The Minneapolis Star from Minneapolis, Minnesota on October 2, 1970 · Page 25
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The Minneapolis Star from Minneapolis, Minnesota · Page 25

Minneapolis, Minnesota
Issue Date:
Friday, October 2, 1970
Page 25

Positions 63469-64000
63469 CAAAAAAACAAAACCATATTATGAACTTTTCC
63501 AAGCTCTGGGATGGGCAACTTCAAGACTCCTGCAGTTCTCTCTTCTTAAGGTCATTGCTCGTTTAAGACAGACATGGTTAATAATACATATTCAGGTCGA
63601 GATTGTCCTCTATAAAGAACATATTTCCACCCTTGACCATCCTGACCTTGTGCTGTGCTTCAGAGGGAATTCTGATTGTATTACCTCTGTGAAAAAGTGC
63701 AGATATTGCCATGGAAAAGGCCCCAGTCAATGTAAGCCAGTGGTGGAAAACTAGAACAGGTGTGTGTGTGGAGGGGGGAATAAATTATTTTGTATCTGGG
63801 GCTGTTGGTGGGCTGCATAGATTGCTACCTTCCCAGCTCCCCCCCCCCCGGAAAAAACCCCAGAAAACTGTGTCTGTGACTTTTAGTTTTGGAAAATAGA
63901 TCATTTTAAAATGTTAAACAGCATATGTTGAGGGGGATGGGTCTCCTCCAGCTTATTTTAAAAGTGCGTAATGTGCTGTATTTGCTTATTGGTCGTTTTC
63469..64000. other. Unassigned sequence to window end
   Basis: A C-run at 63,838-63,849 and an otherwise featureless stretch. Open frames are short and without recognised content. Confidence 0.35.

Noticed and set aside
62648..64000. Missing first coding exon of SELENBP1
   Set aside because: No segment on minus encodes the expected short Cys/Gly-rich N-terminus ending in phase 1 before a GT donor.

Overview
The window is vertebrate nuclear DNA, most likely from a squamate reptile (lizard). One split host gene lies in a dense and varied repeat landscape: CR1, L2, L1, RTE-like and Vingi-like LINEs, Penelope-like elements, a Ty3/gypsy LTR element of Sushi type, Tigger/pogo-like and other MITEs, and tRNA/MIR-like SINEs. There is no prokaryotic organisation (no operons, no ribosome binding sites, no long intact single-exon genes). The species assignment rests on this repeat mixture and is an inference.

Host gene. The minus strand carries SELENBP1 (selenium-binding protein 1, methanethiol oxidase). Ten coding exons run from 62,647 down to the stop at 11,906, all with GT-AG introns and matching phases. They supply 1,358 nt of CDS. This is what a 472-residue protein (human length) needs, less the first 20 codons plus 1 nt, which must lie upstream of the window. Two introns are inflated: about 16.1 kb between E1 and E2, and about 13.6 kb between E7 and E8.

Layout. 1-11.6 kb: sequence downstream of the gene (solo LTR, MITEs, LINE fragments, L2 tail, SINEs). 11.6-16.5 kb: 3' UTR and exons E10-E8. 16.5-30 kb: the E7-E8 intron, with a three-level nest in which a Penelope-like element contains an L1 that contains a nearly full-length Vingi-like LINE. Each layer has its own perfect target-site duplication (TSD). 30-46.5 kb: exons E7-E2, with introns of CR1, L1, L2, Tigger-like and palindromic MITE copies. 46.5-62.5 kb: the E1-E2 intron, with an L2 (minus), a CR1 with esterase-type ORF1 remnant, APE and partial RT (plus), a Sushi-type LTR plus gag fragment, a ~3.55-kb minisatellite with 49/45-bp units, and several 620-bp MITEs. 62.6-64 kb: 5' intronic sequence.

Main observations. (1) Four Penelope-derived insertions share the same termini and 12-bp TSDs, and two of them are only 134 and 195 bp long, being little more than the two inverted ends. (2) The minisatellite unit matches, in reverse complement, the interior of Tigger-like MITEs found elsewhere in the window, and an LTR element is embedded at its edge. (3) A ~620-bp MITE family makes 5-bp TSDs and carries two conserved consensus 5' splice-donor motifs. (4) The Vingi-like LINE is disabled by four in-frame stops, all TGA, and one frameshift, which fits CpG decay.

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4 COTD"R Frl., Oct. 2, 1970 THE MINNEAPOLIS STAR IB A ' 4 1 , I i mi T' ' (u. J - i SM fl J 7' A" KEEP YOUR FALSE TEETH in vour mouth in a glass of water. "They may feel more comfortable to you in the' glass of water," said Harry Hagman, "but it won't do 1 y0U;:Her, VOUR TEETH irf 8 J 4 ( ' , V,'! una." k 1 w HI ' 111 ,' tired Wednesday after 60 years of fashioning false BELONG N j 1. ... IT-"' , 5 " U ?jh ';, A "-It. o ,VL not; Via J? . . i 1 , ' 5 t Vv O I H J 11 n .in. ! -rni'ti .f 5 1 0 ' 14 lT Minneapolis Star Photos by Charles Bjorgen The new field requires different equipment. The Gophers are testing two types of special shoes, a red-sole, 21-cleat moulded model and the standard screw-in cleat footwear. Perforated jerseys are worn on warm days. The synthetic turf reflects more heat than grass. Nebraska's Cornhuskers, Minnesota's JJ 1 1 o-i. 1 ;n 1 , ... 1 ... iue neie oaiuruay, win De Dnnging aiong tneir own snoes. The Gophers ' new rug Memorial Stadium's new "rug," the synthetic turf playing field used for the first time last week in the game with Ohio University (above), is somewhat like your new living room carpet. You just don't go barging in with your muddy shoes. Spectators are asked to keep off the playing field even though it js tough enough to withstand the wear and tear of collegiate football. Can you imagine using the vacuum cleaner on a rug more than 180 feet wide and more than 360 feet long? The turf surface is combustible and a cigarette burn will leave a hole. The Gophers practice on the new turf three days a week. T'l rc : i i . ! i , . .... .... me.uneiiMve arm aeiensive unus aiso WOrK out on Nortnrop rield. -vv, A ' Radiation Therapy Center opens f ' , ,f , , . , . (iff' ' 'ftv' ' . I - ft $1 -S S 1 StUiJs&i&vBixmmi-&M ?mmmmm, '' l'W'" ' I , ,r , DR. A. G, MATTHEWS WITH NEW EQUIPMENT AT CENTER He is director of St. Mary's-Fairview facility 4k ' UnnvfaJ miAcf Daron DuLac, 4, 6515 Newton Av. S., Richfield, nonorea guest was the first of 13066 babies born to date at Edina's Fairview-Southdale Hospital. Thursday he came back to help the hospital celebrate its fifth anniversary. Donald C. Wegmiller, hospital administrator, assures Daron that the frosting on the top is real even though the birthday "cake" is a model of the eight-story hospital. The new West ; Bank Radiation Therapy Center, connected by tunnel to both St. Mary's and Fairview Hospitals, is the latest addition to an expanding West Bank medical complex. With a new linear accelerator, and x-ray and cobalt therapy machines, the new facility will be able to treat 50 to 60 patients. The 9,676-square-f oot underground center has treatment rooms, offices, patient waiting rooms, a lounge and equipment storage space. s Minneapolis Star Photos by William Seaman RADIATION THERAPY CENTER OFFICE New color scheme for MTC buses tog Jested Two Metropolitan Transit Commission buses have been painted to test the use of the new reddish-orange color scheme. Commission members are going to decide which they like best and then put a "consensus" bus on the streets offering free rides. Riders will be asked what they think of the new paint job. Paint, schemes are being tested before placing an order for 93 new buses. MliiMfPill Star Photo by Arthur Hnger 4 m WM """' n.Mti.x 1 I.,. .mi. .i.. m ......I..... 1 1. 1. ,if inn r.., ..;. .r :..v - . rfnmi. teeth, bridges, crowns and ; inlays for thousands of peo- rI fD JlyfAF ITU pie. Naturally, Hagman, at UU K. IV1JU I fl 75, has lost only one of his . own teeth. 0 "But even when you lose one tooth," he said, "you should have it replaced quickly because the arch of your mouth collapses." That can lead you to all sorts of pain and tooth trouble.' ; Hagman started out in 1910 as a delivery boy for Henry P. Boos. On the side he was a willing student, and it wasn't long before he was in the lab all the time working as a dental technician. Porcelain was the material used for most false teeth years ago. Dentists used to make mouth casts of plaster and then break it out in sections. "Didn't that hurt?" I asked with a shudder. "Well, I suppose it did," said Hagman. Today plastic is the main material used, and dentists have all sorts of new equipment to use some of it invented by Hagman. For his inventions and his leadership in the field, Hagman was made an "honorary dentist" by the Minneapolis District Dental Society. I asked Hagman if anything remains from the old days. "Yes," he said, "gold for inlays. Gold remains the best substance although stainless steel has been ; tried, but it's usually too hard to bite on." , I also' wondered if he had ever made a unique set of false teeth. "No, not real ly, ' he said, "but I once made a set of crowns for the teeth of a bandleader's dog." That must have been a case where the bite really was worse than the bark until Hagman fixed it up. . OLD MOVIES are truly "in." I just wish more TV stations in town realized it. My readers do. After Dayton's old movie festival, they wrote in demanding more. This week channel 11 favored us with a rerun of that 1938 nugget "Alexander's Ragtime Band." I stayed with it until the loyers Tyrone Power and Alice Faye were reunited on stage at Carnegie Hall. Everybody was smiling Alice, Tyrone, Don Ameche (on piano), Jack Haley (on drums), Chick Chandler (on trombone) and singer Ethel Merman. I was so happy about it all that I cried. ; Well, old movie lovers, if TV doesn't continue to serve us with these gems, we can always turn to Bob Pa-trin. Patrin, who staged old movies at the "U" last season, is moving downtown to the public library this year. Oct. 19 at 7 p.m. Patrin will open his season with "Fashions of 1934," a musical starring Bette Davis, William Powell and Hugh Herbert. And there's a musical number in it staged by Busby Berkeley. Patrin said he'll try to bring us more film treasures if enough people show up on Oct. 19. Tickets will be on sale at the door. Four free movies gangsters and Westerns are set for the Minneapolis Institute of Arts opening Oct. 20. That night at 8 o'clock the film will be "Underworld" by Josef von Sternberg, the mighty director. Other joys scheduled include Gary Cooper in "The Virginian," Humphrey Bogart in "Roaring Twenties" and Gregory Peck in "Gunfighter." Institute members, by the way, are being offered a great "members only" film series this year. It opens Oct. 13 with "Twentieth Century," the comedy starring Carole Lombard and John Barrymore. On the list are such giant-size films as "Jezebel,1 with Bette Davis, and "Top Hat," with Fred and Ginger. Ah, what a wonderful winter ahead. Hagman Advertisement Advertisement III -A Cim x IS.'' ft ft tiff M L LJil "Because we still have a good stock of brand new 190's on hand at Harold Chevrolet. More than 160 - every model, color and option you could ask for. And they're covered by the full 50,000 mile, 5-year factory warranty." There are a lot of reasons for buying a new 1970 from Harold Chevrolet, Southtown in Bloomington. 0!